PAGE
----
CMake is not a build system but a tool for managing the build process.

CMake can generate project files for different platforms and toolchains.

CMake can run platform-specific commands to build targets (executables and libraries).

Since CMake 3.0, CMake is also known as Modern CMake and has been completely redesigned with a focus on targets and dependencies.


Website: https://cmake.org/

Latest Release: 3.14

Download: https://cmake.org/download/

Documentation: https://cmake.org/cmake/help/latest/index.html


The principle of cmake is to generate the project files for a specific platform using a custom language in order to create a target.

A target is either an executable or a library and the cmake commands describe the requirements to build and use targets and setup their dependencies.

CMakeLists.txt files are added in a directory hierarchy to control the build process. They contain a list of commands in the cmake language to control the build system.

cmake has two main steps: configure and generate.


Parse the CMakeLists.txt files in the current folder to generate a CMakeCache.txt in the build folder.

cmake automatically detect platform and compiler features. The generated file can be inspected to see the exact configuration that cmake uses to setup the project.


Generate the project files in the build folder using a specific generator and the CMakeCache.txt from the configure step.


cmake can also build the generated project.



Directory that contains a CMakeLists.txt file are entry points for the build system. Subdirectories that also contain a CMakeLists.txt file can be added to the build by calling the add_subdirectory() command.


Modules files can be added to the build system by calling the include() command.

Modules have the .cmake extension. They are located using the CMAKE_MODULE_PATH variable.


cmake can execute commands without generating project files using the -P option with a script file name. Some commands are not available when running cmake in script mode.

For example, if you write a script file called script.cmake, you can run it with the command:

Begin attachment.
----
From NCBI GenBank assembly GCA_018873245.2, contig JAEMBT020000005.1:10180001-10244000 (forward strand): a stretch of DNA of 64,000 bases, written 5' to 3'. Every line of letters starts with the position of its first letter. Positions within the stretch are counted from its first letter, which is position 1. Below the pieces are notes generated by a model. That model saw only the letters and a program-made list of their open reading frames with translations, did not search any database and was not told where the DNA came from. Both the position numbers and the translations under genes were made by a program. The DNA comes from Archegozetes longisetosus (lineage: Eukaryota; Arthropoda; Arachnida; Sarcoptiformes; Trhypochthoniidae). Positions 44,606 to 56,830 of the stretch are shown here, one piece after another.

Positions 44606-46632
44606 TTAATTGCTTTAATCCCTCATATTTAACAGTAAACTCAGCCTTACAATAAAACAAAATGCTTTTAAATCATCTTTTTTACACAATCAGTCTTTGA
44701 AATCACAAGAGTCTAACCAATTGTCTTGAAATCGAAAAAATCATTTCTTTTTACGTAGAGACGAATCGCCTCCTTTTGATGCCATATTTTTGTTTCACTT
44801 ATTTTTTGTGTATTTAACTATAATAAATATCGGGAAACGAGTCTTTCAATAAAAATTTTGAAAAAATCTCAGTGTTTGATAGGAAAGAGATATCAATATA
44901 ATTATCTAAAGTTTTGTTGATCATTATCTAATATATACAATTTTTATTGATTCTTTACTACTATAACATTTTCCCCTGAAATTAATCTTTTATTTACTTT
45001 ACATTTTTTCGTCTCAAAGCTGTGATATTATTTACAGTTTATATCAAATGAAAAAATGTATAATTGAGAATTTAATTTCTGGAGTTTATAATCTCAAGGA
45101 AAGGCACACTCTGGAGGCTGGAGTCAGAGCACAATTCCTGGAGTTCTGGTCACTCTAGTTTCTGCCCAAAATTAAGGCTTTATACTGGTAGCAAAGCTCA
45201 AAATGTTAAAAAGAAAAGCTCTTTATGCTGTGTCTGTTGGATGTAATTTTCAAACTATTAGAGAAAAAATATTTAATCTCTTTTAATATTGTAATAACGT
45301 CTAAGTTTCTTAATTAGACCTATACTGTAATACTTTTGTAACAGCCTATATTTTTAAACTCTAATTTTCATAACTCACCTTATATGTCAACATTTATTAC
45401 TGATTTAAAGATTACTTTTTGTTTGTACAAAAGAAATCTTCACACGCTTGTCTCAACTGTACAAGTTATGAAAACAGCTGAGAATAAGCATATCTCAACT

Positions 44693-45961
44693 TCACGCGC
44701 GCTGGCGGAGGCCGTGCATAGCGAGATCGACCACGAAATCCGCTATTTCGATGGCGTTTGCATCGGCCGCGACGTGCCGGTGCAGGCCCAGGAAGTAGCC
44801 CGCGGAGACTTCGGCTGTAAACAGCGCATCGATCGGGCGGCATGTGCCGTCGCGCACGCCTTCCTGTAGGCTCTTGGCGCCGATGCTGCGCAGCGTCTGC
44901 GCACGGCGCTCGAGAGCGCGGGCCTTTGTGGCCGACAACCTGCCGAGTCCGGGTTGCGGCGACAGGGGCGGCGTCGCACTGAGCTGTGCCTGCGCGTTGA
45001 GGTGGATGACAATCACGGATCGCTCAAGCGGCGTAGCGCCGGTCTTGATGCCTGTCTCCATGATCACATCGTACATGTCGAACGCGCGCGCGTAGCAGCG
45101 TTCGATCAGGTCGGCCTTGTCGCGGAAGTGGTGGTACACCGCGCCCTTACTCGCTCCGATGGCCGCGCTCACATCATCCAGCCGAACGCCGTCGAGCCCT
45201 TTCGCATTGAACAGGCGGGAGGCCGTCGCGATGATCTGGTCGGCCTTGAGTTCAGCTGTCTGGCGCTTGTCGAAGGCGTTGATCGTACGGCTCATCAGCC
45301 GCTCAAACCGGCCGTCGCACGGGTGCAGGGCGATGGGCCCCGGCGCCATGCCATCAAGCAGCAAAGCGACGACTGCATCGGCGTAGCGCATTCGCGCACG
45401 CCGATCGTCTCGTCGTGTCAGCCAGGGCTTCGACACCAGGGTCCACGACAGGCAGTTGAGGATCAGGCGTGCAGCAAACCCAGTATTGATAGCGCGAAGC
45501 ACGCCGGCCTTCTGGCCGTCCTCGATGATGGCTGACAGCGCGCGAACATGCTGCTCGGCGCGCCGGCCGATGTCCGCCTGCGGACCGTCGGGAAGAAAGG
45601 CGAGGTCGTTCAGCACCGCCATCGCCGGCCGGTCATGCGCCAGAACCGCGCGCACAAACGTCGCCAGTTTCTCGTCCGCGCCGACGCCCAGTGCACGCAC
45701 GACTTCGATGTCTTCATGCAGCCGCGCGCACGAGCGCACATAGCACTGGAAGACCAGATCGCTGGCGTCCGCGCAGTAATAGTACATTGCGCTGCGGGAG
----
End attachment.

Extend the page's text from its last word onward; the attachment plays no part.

cmake -P script.cmake



The cmake language is based on commands and every statement is a command.

To print a message to the standard output, call message().

message("Hello World.") #prints a message


Every variable is a string.

Lists are also strings with items separated with the ; character.

A variable reference has the form ${<variable>}. For example the variables NAME is referenced with ${NAME}.

message("Hello ${NAME}.")

Variables can be set in the command-line with the -D options immediately followed by the variable name, an equal sign and the value. The -D options must be placed before the -P option.

cmake -DNAME=World -P script.cmake

Variables can be manipulated in scripts using commands as well.

Variables are defined in a specific scope.

A variable is set with the set command. To set a variable from a parent scope, add the PARENT_SCOPE specifier.

A variable can be removed with the unset command.

set(NAME "World")
message("Hello ${NAME}.")

Built-in variables

cmake provides built-in variables related to the project workspace and current platform.

    message("Running on Windows.")

System variables are booleans set to true if CMake is running on the target system.

Functions and Macros

Custom functions are defined with the function() and endfunction() commands.

Functions create a new scope for variables.

function(<name> [<arg1> ...])

Custom macros are identical to functions but they do not create a new scope. They are defined with the macro() and endmacro() commands.


cmake can include other script files with the include command.